Wet-wipes have to do the seemingly impossible, i.e. be strong in use and weak in the toilets and sewers while maintaining attractive softness, purity, absorbency and bulk.  The key to success is maintaining adequate strength in the controlled wetness of the wipe pack while achieving rapid dispersion in an excess of turbulent water in the toilet.  Mr Basel argued that wipes made from short fibres dispersed in water had a better chance of meeting these requirements than wipes made of longer fibres using carding.  Hydroentanglement bonding of these wet-laid short fibres enabled production of strong products with just the right amount of “hydro-disentanglement” potential required in flushing. Furthermore certain cross-sectional shapes achievable with the viscose process improve strength in use while simultaneously improving the dispersibility in the sewage system.  Finally, only substrates with a majority of biodegradable fibres such as viscose would meet the guidelines.


In summary, hydroentangled wet-laid nonwovens made with Kelheim’s flat-section Viloft viscose fibre provided the best bet for meeting the current flushability requirements.

Tuesday, 23 December 2014

Breakthrough Innovation

Dr Bryan Haynes, Director of Global Enterprise Research and Engineering, Global Nonwovens, Kimberly-Clark (USA) made the case for increasing the rate of innovation in general and in nonwovens in particular. Times were a changing, and it was not, to paraphrase Charles Darwin, the strongest that survive, it was those most responsive to change:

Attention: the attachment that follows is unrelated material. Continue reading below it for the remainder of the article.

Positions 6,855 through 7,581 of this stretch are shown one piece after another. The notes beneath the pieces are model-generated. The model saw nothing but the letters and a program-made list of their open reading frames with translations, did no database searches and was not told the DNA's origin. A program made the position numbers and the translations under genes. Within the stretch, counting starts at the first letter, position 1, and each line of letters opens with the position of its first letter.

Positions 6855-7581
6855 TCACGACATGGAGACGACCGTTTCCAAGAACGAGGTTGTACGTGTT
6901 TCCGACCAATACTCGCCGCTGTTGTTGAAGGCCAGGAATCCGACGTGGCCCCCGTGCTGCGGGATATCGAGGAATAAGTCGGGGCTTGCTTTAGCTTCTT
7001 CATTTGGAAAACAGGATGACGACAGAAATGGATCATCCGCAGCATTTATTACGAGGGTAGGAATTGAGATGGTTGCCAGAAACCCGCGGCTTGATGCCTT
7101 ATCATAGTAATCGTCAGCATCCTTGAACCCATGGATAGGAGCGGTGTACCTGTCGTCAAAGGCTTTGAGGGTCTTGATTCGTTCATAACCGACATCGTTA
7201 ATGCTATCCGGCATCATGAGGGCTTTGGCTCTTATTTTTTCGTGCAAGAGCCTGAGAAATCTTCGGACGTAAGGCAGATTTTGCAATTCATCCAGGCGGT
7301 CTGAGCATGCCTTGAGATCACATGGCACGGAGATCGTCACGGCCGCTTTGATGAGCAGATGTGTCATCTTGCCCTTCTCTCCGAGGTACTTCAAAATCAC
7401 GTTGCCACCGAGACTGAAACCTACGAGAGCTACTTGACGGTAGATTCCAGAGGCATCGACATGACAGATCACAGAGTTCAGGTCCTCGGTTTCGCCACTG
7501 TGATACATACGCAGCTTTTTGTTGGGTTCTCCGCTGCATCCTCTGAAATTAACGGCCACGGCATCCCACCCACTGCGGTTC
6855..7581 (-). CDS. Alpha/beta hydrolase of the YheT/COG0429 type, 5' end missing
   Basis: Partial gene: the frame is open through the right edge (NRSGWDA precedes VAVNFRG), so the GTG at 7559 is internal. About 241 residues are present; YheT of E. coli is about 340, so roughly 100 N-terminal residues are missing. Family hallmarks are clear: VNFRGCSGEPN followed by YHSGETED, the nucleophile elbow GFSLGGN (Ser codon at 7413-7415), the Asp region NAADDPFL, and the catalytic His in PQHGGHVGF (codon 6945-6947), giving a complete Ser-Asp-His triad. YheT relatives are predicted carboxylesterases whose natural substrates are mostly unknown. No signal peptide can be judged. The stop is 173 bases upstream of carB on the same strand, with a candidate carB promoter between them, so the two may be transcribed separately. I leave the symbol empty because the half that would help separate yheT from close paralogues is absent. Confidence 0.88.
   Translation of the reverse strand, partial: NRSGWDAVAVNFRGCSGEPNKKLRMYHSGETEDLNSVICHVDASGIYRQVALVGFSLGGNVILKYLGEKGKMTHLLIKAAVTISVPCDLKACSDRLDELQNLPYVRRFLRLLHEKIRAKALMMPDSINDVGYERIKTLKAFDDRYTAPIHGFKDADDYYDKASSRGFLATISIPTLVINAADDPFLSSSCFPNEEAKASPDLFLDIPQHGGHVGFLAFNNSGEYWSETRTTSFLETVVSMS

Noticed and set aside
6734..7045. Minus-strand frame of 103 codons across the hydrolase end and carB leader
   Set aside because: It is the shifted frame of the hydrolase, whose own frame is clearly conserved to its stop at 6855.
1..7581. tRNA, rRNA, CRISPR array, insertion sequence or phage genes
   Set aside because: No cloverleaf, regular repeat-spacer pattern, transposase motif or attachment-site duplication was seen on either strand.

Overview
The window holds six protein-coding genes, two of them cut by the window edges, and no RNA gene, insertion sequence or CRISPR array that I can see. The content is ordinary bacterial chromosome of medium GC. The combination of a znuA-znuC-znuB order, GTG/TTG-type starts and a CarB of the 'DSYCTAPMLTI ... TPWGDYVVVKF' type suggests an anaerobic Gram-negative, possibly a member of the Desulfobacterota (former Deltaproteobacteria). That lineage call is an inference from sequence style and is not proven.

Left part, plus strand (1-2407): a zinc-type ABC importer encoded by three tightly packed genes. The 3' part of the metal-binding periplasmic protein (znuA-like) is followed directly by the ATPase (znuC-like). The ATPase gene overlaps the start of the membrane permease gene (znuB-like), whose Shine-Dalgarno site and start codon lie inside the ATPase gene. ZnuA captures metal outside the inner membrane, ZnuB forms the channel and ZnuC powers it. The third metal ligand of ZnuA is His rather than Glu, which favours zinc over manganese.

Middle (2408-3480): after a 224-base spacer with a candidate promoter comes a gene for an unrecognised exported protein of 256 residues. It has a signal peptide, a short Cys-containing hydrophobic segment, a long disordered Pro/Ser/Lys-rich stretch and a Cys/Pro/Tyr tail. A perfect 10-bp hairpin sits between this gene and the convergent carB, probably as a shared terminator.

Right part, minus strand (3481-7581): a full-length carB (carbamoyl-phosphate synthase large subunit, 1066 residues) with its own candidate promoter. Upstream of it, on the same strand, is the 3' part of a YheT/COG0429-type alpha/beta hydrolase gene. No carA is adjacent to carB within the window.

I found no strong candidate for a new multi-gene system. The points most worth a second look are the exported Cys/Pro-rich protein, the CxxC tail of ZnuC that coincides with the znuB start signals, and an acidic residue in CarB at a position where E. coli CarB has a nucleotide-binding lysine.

• By 2022 China will be spending more on R&D than the USA. 
  • R&D has to become more efficient: more profitable innovations without budget increases. 
  • Breakthrough innovation is the key, and Open Innovation is the way forward. 
  • Academia can contribute more and is searching for future R&D role. 
  • Nonwovens technical institutes can bridge the gap between academic and industrial research. 
K-C have led product differentiation with unique features such as loop fasteners, stretch ears and breathable backsheets for diapers while reducing costs by pioneering the use of new materials such as spunbond and SMS nonwovens. New fabrics will require new raw materials, new processes and new after-treatments, but the returns make such investments worthwhile. Considering Reicofil with 300 beam installations for diapers in the last 10 years there is clearly a case for more investment in process technology.

All companies will benefit from global population growth and the ageing of the population, but to be really successful you have to expand into new “adjacent” territories and remain open to “transformational” innovation - inventing for markets that don’t yet exist. For K-C their development of spunbond housewrap was a good example of moving into adjacent territory.